The Ancona Arch of Trajan and the CY “World”

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Against the view that an artist’s whim chose a highly peculiar landscape with a distant view of a coastline, uniquely framed in an arch (all other 15th century "World" trumps showing a tondo), I’m still proposing that the CY “World” reflected the geopolitical circumstances then prevailing around the time of its production in c. 1441. Those circumstances are namely that Sforza was affirmed in his lordship of cities in the March of Ancona in February 1439 by Pope Eugene IV (and revoked and attacked by the same in 1442, but irrelevant here, except perhaps as a possible terminus ante quem for the CY), and allied to Visconti the subsequent year in 1440, as honorarily proclaimed on the Pisanello medal made for Sforza in that year. Despite the honorary familial designation of “Vicecomes” (Visconti), Sforza was lord of Ancona, and its symbols along with the Attendolo/Cotignola hereditary stemmi defined him. No need to recount the quince/pomegranates nor personal impresa of the fountain that occur in the CY, as that and all of the above is well-trod territory. But what of that unique arch?

What I’d like to interject is that Sforza’s social standing, appropriate for marriage to Visconti’s only daughter in 1441 (along with the aforementioned honorific Vicecomes), was somewhat due to his recently acquired fiefdom of Ancona. That port city’s most recognizable symbol, looking over the harbor that allowed it to somewhat compete commercially with Venice in the Adriatic, was the Triumphal Arch of Trajan, erected by the Senate and people of Rome to commemorate from where Trajan departed for the ultimately successful war against the Dacians in 116 CE (an episode which is commemorated in the bas relief of Trajan's column in Rome). The arch and harbor today:

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Giving the growing interest in Roman antiquities in the early Renaissance, the arch would have been of interest to humanists, but became especially renowned due to the most famous antiquarian of the age who happened to hail from there, Ciriaco (de' Pizzicolli) d’Ancona. Regarding his special interest in arches, stemming from this one in his hometown and the age’s obsession with Roman triumphs in general (from which Petrarch named perhaps his most famous work), I’ll excerpt relevant passages from this relatively new study: Jasenka Gudelj, “The Triumph and the Threshold Ciriaco d’Ancona and the Renaissance Discovery of the Ancient Arch”, «Roma moderna e contemporanea», XXII, 2014, 2, pp. 159-176.
Ciriaco’s interest in antiquities and the latin language, according to his biographer Francesco Scalamonti, was triggered by examination of the arch of Trajan in the early 1420s, as part of revitalization of the port of Ancona sponsored by the Cardinal Gabriele Condulmer, future Pope Eugenius IV (1431-1447). as Augusto Campana and Stefano Casu have demonstrated, Pizzeccoli’s notions of the arch strongly influenced renaissance visual reconstructions, including the idea of an equestrian statue of the emperor on its top, similar to the city’s protector saint George, sculpted on the Loggia dei Mercanti by Giorgio Dalmata (163-164)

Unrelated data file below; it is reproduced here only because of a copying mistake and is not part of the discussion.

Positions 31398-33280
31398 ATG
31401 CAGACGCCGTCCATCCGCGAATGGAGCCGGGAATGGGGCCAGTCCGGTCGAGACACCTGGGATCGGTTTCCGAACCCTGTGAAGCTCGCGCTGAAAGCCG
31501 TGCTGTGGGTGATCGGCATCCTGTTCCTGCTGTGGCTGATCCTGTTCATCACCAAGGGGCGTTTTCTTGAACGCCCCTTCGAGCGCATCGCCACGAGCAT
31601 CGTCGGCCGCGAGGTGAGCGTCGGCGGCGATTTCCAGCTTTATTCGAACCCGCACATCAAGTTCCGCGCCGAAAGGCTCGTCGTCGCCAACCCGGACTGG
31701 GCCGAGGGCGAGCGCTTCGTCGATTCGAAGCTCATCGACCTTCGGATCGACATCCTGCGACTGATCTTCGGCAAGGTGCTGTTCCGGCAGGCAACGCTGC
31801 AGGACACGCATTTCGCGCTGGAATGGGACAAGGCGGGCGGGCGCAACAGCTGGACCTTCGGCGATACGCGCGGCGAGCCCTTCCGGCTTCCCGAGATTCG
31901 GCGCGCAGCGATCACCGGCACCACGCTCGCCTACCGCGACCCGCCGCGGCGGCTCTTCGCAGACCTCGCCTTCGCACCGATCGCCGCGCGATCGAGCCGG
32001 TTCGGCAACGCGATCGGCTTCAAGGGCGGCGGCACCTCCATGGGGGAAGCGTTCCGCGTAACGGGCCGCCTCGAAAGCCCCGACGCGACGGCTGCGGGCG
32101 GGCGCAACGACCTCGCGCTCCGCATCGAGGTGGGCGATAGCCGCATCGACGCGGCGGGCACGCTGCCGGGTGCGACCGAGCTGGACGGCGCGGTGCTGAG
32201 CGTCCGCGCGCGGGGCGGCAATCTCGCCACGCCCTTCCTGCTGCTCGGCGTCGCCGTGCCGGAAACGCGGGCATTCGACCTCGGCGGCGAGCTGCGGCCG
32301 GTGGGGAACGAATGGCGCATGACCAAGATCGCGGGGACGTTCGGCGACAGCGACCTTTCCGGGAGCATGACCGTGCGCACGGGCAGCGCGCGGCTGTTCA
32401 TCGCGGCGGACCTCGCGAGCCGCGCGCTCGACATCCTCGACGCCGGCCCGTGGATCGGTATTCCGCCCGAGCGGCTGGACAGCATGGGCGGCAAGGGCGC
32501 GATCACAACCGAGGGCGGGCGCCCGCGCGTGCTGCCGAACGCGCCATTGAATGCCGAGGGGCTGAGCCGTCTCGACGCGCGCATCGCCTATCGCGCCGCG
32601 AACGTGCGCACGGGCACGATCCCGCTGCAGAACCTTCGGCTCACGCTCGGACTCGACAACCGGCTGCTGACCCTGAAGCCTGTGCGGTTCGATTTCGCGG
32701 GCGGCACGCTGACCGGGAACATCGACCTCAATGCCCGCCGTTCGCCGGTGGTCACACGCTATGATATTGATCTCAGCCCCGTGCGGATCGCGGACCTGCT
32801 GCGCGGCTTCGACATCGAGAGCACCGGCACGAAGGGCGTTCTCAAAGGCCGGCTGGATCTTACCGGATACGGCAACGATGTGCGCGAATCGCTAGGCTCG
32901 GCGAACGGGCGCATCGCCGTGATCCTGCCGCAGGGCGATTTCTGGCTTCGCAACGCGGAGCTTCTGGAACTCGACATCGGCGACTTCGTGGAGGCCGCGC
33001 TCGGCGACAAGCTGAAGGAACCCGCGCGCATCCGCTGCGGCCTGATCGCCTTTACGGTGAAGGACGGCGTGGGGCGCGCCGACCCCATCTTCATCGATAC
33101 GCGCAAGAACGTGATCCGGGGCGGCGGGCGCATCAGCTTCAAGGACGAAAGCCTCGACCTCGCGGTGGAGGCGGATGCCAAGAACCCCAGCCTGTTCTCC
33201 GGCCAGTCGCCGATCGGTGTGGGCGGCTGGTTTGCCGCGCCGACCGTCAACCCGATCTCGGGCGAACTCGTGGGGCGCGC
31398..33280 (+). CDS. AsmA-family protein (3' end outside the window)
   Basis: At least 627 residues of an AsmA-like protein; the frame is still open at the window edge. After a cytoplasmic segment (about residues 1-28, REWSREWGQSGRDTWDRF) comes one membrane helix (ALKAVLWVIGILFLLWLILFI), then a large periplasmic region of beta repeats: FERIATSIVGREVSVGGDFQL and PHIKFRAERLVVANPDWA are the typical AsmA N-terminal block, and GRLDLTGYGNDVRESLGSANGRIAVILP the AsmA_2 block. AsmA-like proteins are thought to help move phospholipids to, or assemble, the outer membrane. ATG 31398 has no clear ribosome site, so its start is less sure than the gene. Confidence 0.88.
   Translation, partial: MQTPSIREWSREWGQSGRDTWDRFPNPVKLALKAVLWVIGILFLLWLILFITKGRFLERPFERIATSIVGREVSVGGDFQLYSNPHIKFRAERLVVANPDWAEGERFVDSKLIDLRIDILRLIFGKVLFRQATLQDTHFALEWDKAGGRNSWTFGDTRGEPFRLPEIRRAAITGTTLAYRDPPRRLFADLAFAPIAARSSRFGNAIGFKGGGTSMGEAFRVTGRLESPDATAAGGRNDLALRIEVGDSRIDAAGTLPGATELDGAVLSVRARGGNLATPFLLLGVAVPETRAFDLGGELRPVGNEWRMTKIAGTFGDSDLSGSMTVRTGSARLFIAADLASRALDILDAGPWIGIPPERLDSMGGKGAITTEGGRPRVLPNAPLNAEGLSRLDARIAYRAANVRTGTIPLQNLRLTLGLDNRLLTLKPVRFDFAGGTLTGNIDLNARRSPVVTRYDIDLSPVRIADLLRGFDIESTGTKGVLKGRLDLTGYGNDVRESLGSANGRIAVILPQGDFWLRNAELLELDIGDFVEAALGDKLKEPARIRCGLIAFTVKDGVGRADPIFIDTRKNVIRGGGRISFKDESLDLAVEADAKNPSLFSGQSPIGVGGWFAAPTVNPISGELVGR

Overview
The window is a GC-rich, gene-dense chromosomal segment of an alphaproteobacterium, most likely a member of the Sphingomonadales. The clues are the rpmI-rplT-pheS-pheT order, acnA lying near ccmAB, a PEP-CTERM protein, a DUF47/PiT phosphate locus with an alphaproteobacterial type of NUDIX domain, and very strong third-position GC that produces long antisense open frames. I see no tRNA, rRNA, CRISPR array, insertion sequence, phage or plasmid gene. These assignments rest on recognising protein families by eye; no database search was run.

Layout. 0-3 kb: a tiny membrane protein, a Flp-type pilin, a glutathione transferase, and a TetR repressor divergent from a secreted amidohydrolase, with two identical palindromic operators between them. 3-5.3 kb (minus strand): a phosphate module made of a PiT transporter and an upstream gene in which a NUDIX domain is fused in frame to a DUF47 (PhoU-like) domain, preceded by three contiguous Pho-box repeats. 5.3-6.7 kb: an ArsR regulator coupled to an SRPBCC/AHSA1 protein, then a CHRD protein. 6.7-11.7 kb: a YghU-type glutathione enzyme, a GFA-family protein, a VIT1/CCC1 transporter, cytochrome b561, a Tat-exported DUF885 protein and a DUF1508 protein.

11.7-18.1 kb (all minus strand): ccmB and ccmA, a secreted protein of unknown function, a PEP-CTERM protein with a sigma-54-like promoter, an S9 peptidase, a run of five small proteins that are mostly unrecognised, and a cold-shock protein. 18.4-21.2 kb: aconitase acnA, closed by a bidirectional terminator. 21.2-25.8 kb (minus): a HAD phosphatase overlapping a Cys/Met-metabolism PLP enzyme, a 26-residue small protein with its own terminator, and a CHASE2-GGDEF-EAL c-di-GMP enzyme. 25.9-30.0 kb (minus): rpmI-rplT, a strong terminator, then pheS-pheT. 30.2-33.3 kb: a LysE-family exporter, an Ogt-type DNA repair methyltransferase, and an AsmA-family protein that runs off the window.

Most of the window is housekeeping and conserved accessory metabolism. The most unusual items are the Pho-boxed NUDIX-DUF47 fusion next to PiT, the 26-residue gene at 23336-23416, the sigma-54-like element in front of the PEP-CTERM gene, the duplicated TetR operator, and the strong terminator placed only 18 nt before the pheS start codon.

The key here is the arch was already receiving attention in the 1420s from a powerful cardinal, ironically Sforza’s future nemesis. Regarding the local arch parallel, unfortunately Ancona’s Loggia dei Mercanti (also near the port and arch) has been damaged and restored on more than one occasion, but the current site was begun in 1442 by architect Giovanni Pace, and therefore under Sforza’s rule. The current mounted figure over the main arch is not St. George but an equestrian statue of the Roman emperor Trajan (that looks thoroughly unclassical and more like the sword-bearing medieval knight behind the PMB’s Justice trump). The St. George would of course most likely also appear as a mounted knight, and if the later Trajan statute matched its disposition, it matched the left-facing mounted knight shown on the CY “World”. The Trajan statue today:
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Ciriaco even introduces the notion of arches being surmounted by an allegorical figure bearing a trumpet-like instrument as we find in the CY “World”, this particular arch restored at a date quite close to the CY:
In Zadar, the capital of the Venetian Dalmatia, Ciriaco described the antique arch decorating the so called maritime gate erected by Melia Aniana to honor her husband, which at the time was surmounted by a sculpture of a one of Neptune’s tritons trumpeting. The arch was restored to its former beauty in the year of 553rd olympics (i.e. 1434) by Ciriaco’s friend, the learned abbot of the Benedictine monastery of saint Grisogonus, petar Kršava21. (166)
Another pre-1440 arch for one of Sforza’s condottiero-prince contemporaries involved Ciriaco and Alberti as well:
It seems that Ciriaco was also present in Ferrara when a pedestal for the equestrian monument to Niccolo III d’Este (1393-1441) called the Arco del cavallo was erected, with Leon Battista Alberti (1404-1472) acting as a judge. The solution of a triumphal arch surmounted by an equestrian statue, as discussed by Casu, is similar to Ciriaco’s idea of the original form of the arch of Ancona. (173)
While the CY “equestrian” is within the arch and does not surmount it (Fama does), it can be argued that is because it was depicting a living triumphator (Sforza) and not a deceased, historical exemplar.